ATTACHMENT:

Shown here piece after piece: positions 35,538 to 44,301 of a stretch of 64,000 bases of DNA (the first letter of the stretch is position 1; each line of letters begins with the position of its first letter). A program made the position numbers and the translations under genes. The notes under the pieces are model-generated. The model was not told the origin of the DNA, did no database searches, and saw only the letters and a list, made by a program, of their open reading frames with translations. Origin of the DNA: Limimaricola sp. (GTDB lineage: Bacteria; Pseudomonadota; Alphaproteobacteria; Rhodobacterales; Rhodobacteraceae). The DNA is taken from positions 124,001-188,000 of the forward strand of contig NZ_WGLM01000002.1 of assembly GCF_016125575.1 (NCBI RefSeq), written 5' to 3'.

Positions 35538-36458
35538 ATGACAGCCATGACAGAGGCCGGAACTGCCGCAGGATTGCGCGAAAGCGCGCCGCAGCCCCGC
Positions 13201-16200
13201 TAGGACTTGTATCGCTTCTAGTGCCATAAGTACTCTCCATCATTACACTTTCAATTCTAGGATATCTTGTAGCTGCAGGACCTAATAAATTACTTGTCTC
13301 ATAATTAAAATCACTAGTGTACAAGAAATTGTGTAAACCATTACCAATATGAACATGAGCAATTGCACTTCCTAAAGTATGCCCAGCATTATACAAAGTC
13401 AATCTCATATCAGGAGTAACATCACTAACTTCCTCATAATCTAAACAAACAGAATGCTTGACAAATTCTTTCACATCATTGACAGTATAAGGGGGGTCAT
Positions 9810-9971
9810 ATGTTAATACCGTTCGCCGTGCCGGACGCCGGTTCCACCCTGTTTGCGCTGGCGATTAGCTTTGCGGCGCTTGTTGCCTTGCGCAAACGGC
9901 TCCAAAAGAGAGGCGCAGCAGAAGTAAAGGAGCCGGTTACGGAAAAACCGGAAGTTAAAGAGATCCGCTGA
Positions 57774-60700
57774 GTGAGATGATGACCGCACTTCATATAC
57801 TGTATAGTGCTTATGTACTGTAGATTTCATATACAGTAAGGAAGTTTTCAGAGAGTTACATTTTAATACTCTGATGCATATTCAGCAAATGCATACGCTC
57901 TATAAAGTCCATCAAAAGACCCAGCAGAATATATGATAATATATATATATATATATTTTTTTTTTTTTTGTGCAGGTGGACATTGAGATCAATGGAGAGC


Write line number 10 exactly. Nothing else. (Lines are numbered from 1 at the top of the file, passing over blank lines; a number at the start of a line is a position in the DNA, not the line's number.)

9901 TCCAAAAGAGAGGCGCAGCAGAAGTAAAGGAGCCGGTTACGGAAAAACCGGAAGTTAAAGAGATCCGCTGA